• A small number of people who are infected with HIV are
rapid progressors. They develop AIDS within about 3
years if they do not receive treatment. It is not known
why the infection progresses faster in these people
What are
¥ As we know that there is no cure for
these kind of disease.
¥ But, government convenes a panel of
experts to develop recommendations
for the treatment of HIV and AIDS
¥ These experts gather and evaluate
reseachdata and put forward
treatment guidelines that can be
used to help practitioners and patient
What is
vHAART stands for Highly Active
Antiretroviral Therapy.

vIt is one type of drug that had been

used in this kind of therapy.

vHAART is used to nucleoside or

nucleotide reserve transcript tase
inhibitor (NRPI’s) plus a non-
nucleoside reserve transcript tase
inhibitor (NNRPI’s) or protease
inhibitor (PI).
vImpact of an AIDS death in the vThe HIV/AIDS epidemic is responsible for
family such as financial, occupation slowing the rate of growth of the gross
and inter-personal problems arise national product.
apart from the unresolved fears
vThe AIDS epidemic will slow or reverse
about death and dying.
growth in the labour supply.
vThe refusal to conduct funeral rites,
vThe economic impact can vary according
ostracisation of family members, the
adverse impact on the surviving to the sector of the economy, the degree
members especially their widows are to which HIV/AIDS affects hard-to-
not uncommon. replace skilled labour and whether or not
there is a substantial pool of “surplus
vThe epidemic not only causes labour”.
children to lose their parents or
vSavings and investments of families will
guardians, but sometimes their
childhood as well. be reduced owing to the increase in
As parents and family members HIV/AIDS-related health expenditures. If
become ill, children take on more children’s education, health and nutrition
responsibility to earn an income, suffer as a result, prospects for longer-run
produce food and care for family economic growth and development will
members. It is harder for these decline.  
Prevention :
You can keep from getting HIV by avoiding behaviors that might
result in contact with infected blood, semen, or vaginal fluids.
• Practice safe sex to prevent HIV. Always use a condom during
sexual activity, unless you are in a relationship with one partner
who does not have HIV or other sex partners.
• If you do have sex with someone who has HIV, it is important to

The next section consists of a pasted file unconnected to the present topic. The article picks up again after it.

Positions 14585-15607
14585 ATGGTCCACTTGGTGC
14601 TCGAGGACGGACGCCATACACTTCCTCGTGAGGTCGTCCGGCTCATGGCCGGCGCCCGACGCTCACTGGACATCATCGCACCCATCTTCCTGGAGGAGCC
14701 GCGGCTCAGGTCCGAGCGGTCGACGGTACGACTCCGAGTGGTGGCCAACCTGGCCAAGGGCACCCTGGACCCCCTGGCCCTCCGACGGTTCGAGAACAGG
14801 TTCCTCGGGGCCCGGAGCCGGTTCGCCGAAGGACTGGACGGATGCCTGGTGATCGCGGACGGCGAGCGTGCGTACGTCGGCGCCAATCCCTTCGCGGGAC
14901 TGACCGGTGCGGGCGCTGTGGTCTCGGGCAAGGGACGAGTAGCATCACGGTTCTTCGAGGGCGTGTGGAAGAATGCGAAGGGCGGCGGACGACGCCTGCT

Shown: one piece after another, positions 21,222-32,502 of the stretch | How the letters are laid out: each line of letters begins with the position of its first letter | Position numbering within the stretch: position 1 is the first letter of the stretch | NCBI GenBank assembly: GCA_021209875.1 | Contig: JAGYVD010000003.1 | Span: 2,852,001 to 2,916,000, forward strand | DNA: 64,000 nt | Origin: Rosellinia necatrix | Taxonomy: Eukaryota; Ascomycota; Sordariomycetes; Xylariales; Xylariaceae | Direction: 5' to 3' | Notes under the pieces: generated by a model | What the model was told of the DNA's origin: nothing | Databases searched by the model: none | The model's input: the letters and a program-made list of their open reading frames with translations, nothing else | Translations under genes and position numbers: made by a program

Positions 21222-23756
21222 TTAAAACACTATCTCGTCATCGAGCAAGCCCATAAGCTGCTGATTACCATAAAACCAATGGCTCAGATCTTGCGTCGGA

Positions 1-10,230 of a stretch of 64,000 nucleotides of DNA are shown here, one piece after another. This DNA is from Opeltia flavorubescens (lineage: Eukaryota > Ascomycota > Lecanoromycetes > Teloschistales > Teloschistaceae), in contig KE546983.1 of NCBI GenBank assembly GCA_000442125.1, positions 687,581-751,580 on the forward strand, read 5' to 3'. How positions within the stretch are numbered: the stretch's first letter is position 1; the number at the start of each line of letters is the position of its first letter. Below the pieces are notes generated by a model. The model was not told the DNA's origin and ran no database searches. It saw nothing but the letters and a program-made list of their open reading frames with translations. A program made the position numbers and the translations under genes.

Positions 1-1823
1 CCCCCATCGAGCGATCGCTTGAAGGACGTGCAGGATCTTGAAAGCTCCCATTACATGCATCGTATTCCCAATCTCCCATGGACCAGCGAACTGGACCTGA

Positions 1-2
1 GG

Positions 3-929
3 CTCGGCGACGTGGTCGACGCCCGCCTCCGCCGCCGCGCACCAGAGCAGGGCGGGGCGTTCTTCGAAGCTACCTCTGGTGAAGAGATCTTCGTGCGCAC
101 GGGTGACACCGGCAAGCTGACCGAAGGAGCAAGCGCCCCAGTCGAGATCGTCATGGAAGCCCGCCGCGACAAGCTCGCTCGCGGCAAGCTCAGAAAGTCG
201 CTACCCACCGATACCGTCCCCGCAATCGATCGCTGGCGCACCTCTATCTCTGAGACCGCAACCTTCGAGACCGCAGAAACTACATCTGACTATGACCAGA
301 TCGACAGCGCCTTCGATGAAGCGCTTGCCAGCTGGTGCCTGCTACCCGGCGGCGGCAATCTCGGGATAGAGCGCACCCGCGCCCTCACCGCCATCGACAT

practice safe sex and to be regularly tested for HIV.
• Reduce your number of sex partners, preferably to one partner.
• Talk with your sex partner or partners about their sexual history,
as well as your own sexual history. Find out whether your partner
has engaged in high-risk behaviors.
• Avoid alcohol and drugs, which can impair both your judgment
and your immune system. People who know and understand
safer sex practices may not practice them when they are under
the influence of alcohol or drugs.
• Do not share intravenous (IV) needles, syringes, cookers, cotton,
cocaine spoons, or eyedroppers with others if you use drugs.
If you are HIV-positive (infected with HIV) or have
engaged in sex or needle-sharing with someone who
could be infected with HIV, take precautions to
avoid spreading the infection to others.

• Tell your sex partner or partners about your behavior and

whether you are HIV-positive.
• Follow safe sex practices, such as using condoms.
• Do not donate blood, plasma, semen, body organs, or body
• Do not share personal items, such as toothbrushes, razors, or sex
toys, that may be contaminated with blood, semen, or vaginal
• An HIV-infected pregnant woman can prevent or reduce the risk
of spreading HIV to her baby if she takes the medicine zidovudine
(ZDV, formerly AZT) during pregnancy and if she does not breast-
feed her baby. The baby should also receive ZDV after birth.
• If you do not regularly engage in high-risk behaviors for HIV, such
as having unprotected sex or injecting drugs, and you feel you
have been exposed this way, contact your doctor as soon as
possible. He or she may recommend medicine if your exposure
was within the past 72 hours.